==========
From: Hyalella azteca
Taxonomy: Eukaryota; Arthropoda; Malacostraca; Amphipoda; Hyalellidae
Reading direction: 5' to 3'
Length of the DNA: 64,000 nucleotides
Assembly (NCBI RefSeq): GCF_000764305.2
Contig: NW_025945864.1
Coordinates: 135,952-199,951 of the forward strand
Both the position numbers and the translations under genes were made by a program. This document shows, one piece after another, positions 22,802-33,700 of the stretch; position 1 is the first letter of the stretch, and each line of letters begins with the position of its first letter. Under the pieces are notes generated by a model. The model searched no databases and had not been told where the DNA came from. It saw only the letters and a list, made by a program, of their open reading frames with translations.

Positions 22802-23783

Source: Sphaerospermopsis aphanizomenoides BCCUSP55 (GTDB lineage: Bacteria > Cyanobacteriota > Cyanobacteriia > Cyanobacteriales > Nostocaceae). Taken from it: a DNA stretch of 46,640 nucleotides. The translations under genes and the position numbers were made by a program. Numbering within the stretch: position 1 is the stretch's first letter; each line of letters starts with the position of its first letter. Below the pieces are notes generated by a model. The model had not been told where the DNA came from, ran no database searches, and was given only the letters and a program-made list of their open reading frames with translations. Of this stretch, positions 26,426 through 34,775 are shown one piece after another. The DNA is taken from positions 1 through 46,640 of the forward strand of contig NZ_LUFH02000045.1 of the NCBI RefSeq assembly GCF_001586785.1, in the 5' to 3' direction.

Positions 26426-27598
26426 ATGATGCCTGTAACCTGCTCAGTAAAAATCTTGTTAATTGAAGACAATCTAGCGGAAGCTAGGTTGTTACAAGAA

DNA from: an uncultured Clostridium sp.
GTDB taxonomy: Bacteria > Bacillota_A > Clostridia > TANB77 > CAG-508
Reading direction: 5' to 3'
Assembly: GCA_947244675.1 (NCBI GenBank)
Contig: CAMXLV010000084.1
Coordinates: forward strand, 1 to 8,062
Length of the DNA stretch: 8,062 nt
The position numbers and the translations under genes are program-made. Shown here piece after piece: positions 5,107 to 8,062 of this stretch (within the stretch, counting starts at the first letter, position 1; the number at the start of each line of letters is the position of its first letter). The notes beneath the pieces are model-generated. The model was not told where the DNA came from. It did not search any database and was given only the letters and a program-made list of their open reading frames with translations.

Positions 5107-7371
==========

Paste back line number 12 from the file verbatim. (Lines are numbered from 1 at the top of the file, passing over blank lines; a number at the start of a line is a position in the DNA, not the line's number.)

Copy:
26426 ATGATGCCTGTAACCTGCTCAGTAAAAATCTTGTTAATTGAAGACAATCTAGCGGAAGCTAGGTTGTTACAAGAA